Structural and functional brain alterations in a murine model of Angiotensin II-induced hypertension
Research output: Contribution to journal › Article
Hypertension is a main risk factor for the development of cerebral small vessel disease (cSVD) – a major contributor to stroke and the most common cause of vascular dementia. Despite the increasing socioeconomic importance arising from cSVD, currently only a few specific treatment strategies with proven efficacy are known. Fundamental to the lack of specific treatments is poor understanding of the disease pathogenesis and a lack of appropriate animal models resembling all symptoms of the human disease. However, chronic hypertensive rat models have been shown to bear similarities to most key features of cSVD. Despite a significantly larger toolbox available for genotypic and phenotypic modifications compared to rats, mouse models of hypertension are unusual when modeling cSVD and associated cognitive impairment experimentally. In the present study, we therefore characterized hypertension‐mediated cerebrovascular alterations and accompanying structural and functional consequences by simultaneously treating adult wild‐type mice (C57BL/6N) with Angiotensin II (AngII) and the nitric oxide synthases inhibitor L‐NAME for 4 weeks. Hypertension associated to cerebral alterations reminiscent of early‐onset cSVD and vascular cognitive impairment when combined with additional AngII bolus injections. Most importantly, preventing the elevation of blood pressure (BP) protected from the development of cSVD symptoms and associated cognitive decline. Our data strongly support the suitability of this particular mouse model of AngII‐induced hypertension as an appropriate animal model for early‐onset cSVD and hence, vascular cognitive impairment, pathologies commonly preceding vascular dementia.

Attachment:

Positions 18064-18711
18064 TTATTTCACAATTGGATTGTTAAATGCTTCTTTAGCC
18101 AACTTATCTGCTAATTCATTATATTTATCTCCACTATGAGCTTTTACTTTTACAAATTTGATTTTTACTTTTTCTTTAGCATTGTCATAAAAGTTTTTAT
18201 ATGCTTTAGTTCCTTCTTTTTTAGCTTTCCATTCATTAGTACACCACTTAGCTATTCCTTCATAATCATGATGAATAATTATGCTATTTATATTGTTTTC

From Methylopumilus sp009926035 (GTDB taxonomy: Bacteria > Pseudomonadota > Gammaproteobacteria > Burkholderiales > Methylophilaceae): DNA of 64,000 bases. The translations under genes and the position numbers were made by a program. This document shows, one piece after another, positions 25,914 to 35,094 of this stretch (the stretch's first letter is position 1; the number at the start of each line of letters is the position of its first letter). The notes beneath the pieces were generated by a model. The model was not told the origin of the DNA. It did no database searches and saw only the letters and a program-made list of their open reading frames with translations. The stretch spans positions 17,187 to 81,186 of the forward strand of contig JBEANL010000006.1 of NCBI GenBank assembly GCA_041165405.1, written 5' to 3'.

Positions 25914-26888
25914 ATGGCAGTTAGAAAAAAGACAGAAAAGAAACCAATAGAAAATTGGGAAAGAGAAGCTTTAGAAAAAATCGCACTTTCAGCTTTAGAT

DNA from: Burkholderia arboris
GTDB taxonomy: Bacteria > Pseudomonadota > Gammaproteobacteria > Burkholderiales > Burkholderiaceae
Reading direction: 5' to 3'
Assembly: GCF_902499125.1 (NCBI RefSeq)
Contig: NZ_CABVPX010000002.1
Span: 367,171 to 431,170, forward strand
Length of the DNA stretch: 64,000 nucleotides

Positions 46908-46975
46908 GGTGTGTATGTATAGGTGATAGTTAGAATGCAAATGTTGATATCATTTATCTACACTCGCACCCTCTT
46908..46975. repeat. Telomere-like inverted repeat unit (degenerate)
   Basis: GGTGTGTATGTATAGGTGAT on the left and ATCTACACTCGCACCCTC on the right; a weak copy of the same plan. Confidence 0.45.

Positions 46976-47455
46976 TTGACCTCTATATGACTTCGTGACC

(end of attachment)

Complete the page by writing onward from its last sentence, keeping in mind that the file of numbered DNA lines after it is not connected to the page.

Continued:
|Journal||Journal of Neurochemistry|
|Publication status||Published - 2017|